Through intense rehabilitation and determination Jaco has overcome adversity and continues to seek new challenges, whilst motivating others to take opportunities to improve their own lives.
Jez joined the Royal Marines in 1975. He served in Northern Ireland, Cyprus and Belize.
In 1982 he lost a leg in a road traffic accident and was medically discharged in 1990.
Cycling has always been part of his life and he has competed since 1994 in road and off road endurance racing.
Jez has completed many 24 hour solo mountain bikes races.
He has also competed in the infamous Bc Bike and TransRockies race in Canada.
Since losing his leg Jez has re-learnt how to ski, and has also taken up free fall parachuting.
He now looks forward to working again as a team in this epic challenge…
Ian joined the Royal Marines in 2003. After successfully completing Commando Training he went on to enjoy a varied career, serving in several countries around the world including Norway and Afghanistan.
The last 5 years of Ian’s career have been hampered through illness and injury. In 2011 he ruptured the ligaments in his ankle and had a partial rupture to the tendon in his arm. After rehabilitation, he returned to full fitness but six months later Ian became infected with salmonella poisoning whilst serving at 30 Cdo in 2014. This triggered a condition called Reactive Arthritis, causing severe inflammation and pain to multiple joints within his body, lethargy, constant conjunctivitis, and ulcers. Simple tasks such as walking, dressing, and using a knife and fork were extremely difficult.
The medication he was prescribed had numerous unwanted side effects and, unable to continue with the career and active lifestyle he enjoyed, Ian became withdrawn.
He was assigned to Hasler NSRC (Naval Service Recovery Centre) and has made huge strides both physically and mentally. Despite still suffering with restricted movement and painful joints Ian relishes the challenge ahead and believes that completing Raid 17 will be a defining point in his recovery.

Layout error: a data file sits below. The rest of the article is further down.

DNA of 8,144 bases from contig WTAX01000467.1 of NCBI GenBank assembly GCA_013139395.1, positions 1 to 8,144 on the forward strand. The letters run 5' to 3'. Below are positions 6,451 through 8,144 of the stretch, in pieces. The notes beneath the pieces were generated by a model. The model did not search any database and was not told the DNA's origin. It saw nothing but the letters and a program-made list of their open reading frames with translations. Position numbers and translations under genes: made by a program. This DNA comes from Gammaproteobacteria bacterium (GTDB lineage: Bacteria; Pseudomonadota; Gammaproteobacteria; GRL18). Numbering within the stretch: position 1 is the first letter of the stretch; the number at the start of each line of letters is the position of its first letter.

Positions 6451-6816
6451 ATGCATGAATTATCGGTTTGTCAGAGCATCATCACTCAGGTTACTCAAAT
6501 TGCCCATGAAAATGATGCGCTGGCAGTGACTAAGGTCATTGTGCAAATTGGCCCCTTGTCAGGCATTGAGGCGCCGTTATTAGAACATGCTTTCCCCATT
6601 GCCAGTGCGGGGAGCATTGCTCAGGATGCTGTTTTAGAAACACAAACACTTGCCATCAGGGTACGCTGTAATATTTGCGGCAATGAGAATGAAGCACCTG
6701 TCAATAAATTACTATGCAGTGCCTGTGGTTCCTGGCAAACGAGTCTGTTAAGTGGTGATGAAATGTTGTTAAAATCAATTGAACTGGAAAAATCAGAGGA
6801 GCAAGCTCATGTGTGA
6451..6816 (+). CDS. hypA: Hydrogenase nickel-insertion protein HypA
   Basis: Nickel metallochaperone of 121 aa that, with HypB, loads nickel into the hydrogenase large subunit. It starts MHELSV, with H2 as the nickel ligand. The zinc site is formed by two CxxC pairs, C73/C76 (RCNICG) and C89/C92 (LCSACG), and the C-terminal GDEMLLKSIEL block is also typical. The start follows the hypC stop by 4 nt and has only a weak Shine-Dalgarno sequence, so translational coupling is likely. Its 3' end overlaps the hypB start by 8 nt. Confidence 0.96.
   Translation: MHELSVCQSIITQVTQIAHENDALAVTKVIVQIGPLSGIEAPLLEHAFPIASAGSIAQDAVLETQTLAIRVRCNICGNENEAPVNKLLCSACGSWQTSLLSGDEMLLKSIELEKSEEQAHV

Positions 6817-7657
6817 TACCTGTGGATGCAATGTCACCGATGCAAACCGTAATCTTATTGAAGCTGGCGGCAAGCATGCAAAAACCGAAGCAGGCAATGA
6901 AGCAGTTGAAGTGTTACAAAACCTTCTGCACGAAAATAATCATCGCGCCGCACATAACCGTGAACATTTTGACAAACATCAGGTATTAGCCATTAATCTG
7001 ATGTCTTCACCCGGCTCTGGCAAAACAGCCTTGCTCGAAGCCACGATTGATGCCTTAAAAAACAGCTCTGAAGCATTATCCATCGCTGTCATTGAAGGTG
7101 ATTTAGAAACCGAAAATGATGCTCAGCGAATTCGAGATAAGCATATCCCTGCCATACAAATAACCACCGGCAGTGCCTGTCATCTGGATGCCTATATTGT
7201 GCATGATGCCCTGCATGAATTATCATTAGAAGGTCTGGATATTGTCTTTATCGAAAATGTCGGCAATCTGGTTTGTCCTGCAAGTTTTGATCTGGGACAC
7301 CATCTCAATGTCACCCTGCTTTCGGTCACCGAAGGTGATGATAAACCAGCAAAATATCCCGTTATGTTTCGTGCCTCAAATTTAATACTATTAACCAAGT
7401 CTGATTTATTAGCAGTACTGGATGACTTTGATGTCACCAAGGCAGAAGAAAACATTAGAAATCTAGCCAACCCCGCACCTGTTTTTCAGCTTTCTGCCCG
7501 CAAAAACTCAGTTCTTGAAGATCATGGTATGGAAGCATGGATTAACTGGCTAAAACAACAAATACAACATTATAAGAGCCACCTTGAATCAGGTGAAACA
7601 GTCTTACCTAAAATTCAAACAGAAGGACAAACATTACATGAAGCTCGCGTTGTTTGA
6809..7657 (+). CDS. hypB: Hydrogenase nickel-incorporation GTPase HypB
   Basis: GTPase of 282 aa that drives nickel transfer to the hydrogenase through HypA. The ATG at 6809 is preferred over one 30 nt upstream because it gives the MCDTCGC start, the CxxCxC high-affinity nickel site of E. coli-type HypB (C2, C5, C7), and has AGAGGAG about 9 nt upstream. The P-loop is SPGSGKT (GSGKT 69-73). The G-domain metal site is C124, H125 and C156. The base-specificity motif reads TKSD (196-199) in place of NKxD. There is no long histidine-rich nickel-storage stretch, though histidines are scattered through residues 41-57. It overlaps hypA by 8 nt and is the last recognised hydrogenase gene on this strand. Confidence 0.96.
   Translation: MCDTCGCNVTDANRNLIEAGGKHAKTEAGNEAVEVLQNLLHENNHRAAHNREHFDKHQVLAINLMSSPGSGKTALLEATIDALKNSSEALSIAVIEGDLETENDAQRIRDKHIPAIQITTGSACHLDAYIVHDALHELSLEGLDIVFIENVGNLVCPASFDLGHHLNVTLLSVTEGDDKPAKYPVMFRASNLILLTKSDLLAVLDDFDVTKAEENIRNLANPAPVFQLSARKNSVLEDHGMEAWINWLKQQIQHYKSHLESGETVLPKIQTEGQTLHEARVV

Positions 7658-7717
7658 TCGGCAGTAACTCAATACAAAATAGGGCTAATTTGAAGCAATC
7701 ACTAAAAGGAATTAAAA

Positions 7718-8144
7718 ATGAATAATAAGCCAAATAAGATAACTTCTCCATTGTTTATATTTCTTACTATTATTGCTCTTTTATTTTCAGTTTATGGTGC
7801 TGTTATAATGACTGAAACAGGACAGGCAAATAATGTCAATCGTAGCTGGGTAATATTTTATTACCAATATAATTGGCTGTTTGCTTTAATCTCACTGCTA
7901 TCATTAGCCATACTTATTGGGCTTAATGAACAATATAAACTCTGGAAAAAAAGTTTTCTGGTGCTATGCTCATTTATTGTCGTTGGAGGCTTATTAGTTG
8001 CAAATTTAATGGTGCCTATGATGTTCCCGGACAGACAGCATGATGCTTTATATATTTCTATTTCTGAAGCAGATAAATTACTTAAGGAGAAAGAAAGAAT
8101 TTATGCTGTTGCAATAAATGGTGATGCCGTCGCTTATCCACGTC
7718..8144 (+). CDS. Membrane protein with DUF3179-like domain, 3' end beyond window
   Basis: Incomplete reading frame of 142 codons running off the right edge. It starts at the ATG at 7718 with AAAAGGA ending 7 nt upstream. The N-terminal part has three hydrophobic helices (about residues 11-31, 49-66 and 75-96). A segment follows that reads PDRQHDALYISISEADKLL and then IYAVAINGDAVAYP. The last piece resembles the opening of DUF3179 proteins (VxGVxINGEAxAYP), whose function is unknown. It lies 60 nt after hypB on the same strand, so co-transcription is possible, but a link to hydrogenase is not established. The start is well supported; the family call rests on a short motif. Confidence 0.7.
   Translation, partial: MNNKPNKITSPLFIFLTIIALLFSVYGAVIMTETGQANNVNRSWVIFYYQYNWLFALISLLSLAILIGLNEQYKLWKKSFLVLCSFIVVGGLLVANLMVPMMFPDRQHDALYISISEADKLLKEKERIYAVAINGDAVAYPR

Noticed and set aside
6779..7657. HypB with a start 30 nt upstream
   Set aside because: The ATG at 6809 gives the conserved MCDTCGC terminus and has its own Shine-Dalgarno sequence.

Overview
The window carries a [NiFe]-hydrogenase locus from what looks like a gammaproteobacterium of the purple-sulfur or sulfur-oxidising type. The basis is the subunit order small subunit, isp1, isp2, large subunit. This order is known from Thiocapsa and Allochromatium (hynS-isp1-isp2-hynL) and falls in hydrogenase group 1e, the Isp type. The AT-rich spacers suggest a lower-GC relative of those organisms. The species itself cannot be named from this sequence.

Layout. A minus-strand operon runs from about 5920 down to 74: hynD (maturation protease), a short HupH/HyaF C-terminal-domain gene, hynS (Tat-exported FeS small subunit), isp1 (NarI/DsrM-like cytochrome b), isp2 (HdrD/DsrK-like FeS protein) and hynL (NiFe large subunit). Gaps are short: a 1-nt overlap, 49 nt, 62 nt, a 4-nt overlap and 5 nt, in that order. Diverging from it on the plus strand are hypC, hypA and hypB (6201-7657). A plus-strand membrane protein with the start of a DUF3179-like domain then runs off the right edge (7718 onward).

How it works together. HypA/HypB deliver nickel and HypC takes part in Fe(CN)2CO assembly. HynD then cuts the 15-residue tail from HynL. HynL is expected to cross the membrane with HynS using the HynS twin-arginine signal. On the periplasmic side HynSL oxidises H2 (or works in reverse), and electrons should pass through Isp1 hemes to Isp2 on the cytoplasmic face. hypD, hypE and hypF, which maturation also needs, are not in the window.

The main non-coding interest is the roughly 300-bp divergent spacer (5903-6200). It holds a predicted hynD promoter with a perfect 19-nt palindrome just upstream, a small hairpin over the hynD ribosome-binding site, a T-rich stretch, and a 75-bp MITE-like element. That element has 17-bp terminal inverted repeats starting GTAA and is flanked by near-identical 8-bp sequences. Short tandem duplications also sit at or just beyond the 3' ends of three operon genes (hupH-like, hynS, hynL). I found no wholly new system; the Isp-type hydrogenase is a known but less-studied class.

It was just after Damian had returned from his last operational tour to Afghanistan in 2013 that he was diagnosed with Ulcerative Colitis, an inflammatory bowel disease that affects the colon and rectum. After a long battle with the disease it was decided that Damian had become non-responsive to medical treatment and an emergency procedure to remove the large bowel in 2015 as the best course of action, resulting in an ileostomy. Further surgery in two phases took place in 2016, the procedure aimed to restore an element of functionality, remove the stoma bag and provide control.
Damian is immensely looking forward to the challenge as this is an opportunity of a lifetime not only to do extraordinary things with extraordinary people, but to highlight the impact invisible illnesses have and how he has overcome the challenges faced since diagnosis.
Meinir is a GP with an interest in Sports and Musculoskeletal Medicine. She draws on a wealth of knowledge, coming from 8 years’ experience in emergency and trauma medicine in Australia, United Kingdom and Ireland.
Affectionately known within the team as MJ, she was chosen as the Medic for Team Wales at the Delhi Commonwealth Games 2010, she looked after both able-bodied and disabled athletes for 4 years post Delhi.
More recently MJ was the doctor for the successful Greenland crossing for Pete Bowker and the Team of 65DN in May 2015.
She continues her support for 65DN in their next expedition to conquer Antarctica’s Mount Vinson.
Rich is a former Royal Marine Commando, who served at 40 Commando amongst other units, he went on several deployments, was trained in desert warfare and survival. He later deployed to Norway where he took tuition on all aspects of Arctic, cold weather warfare and survival techniques, which to this day he values.
Rich has international honours as a canoeist and is a keen diver. He led Heroes Challenge UK; a UK endurance record that set a British first; an endurance record completed over 10 days. He went on to lead the five-week expedition that saw Peter Bowker become the ‘First Amputee’ to cross the Greenland ice cap unsupported!
Rich has since led an expedition to summit Mount Kilimanjaro and achieved full team summit success and in January 2017 he will lead an unsupported team to climb Mt Vinson, Antarctica’s highest peak.